It would be remiss of me not to mention that my new-found love of fruit and veg is not shared by everyone. My best mate, Frank, made a sojourn to Casa de Shug last April and has since announced to our shared acquaintances that he will never return. He is someone I’d describe as an aggressive carnivore fundamentalist, thus he did not take kindly to the plant life on offer.

After two days of sampling Torrevieja-grown cauliflower, broccoli and lettuce, he insisted we dined at an expat restaurant serving animal flesh. He chose rump steak, ignoring my titbit of information that this cut is a euphemism for “cow’s bum”. Next morning, he accompanied me to the local supermarket and gloatingly tossed a packet of chorizos (spiced sausages, for non-Iberian gastronomists) into the trolley. Perhaps emboldened by my impassive response, he also threw in a packet of processed meat.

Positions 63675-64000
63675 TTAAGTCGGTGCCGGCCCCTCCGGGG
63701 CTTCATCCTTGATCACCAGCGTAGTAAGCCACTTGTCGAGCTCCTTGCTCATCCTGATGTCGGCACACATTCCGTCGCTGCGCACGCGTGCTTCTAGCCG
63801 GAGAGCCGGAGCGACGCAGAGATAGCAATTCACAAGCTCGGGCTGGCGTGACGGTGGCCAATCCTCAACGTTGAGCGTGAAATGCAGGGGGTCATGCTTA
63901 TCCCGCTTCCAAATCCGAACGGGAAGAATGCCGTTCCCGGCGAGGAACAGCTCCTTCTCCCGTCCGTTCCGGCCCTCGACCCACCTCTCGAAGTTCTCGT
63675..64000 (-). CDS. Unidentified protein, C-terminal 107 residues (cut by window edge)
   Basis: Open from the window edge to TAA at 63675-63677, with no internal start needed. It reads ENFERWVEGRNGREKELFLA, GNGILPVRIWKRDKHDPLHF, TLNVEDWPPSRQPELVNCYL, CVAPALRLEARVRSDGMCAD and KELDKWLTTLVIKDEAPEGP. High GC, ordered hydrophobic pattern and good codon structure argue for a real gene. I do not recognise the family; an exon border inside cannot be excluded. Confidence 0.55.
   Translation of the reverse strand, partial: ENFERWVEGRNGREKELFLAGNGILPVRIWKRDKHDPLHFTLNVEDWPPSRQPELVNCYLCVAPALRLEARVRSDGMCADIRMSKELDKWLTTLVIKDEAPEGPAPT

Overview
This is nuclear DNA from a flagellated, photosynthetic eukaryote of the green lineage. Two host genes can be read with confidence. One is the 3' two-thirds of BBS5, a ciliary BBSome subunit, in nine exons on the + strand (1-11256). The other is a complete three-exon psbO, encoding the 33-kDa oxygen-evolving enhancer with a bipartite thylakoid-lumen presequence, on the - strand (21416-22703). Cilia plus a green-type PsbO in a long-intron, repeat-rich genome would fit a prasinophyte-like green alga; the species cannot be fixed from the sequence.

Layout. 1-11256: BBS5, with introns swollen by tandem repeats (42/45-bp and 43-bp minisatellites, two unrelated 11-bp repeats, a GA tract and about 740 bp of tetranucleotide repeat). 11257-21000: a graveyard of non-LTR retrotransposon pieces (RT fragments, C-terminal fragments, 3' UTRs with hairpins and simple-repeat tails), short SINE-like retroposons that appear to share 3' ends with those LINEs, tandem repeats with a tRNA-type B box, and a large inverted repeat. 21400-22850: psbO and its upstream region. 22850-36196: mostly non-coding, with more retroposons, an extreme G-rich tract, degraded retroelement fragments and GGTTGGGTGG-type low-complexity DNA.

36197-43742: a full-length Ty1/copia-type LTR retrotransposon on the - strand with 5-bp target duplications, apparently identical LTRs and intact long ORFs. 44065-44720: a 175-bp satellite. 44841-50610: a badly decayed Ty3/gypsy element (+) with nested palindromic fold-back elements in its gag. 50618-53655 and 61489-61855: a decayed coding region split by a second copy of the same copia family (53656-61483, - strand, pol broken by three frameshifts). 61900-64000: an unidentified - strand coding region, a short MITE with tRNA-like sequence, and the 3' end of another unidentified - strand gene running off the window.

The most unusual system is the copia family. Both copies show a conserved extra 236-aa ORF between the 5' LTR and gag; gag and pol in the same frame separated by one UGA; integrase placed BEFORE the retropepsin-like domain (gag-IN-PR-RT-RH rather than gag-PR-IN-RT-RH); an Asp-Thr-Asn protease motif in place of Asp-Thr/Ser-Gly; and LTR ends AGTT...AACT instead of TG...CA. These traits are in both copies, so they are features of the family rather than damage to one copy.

Heck, we are all adults and it was his choice to stick MRM (mechanically recovered meat) down his throat. He is an intelligent individual who is fully aware that chickens do not have nuggets any more than fish have fingers, yet he gleefully put this bizarre, calorie-filled confection on his to-scoff list.

I admit that I do wake up the odd morning ready to murder what my father referred to as a “snarler” – that is, a fat-sparking square sausage on a heavily buttered Morton’s roll. But, truth be told, I’ve lost more than a stone and feel fantastic eating my 15-a-day. I’m so happy to be the only herbivore in the village!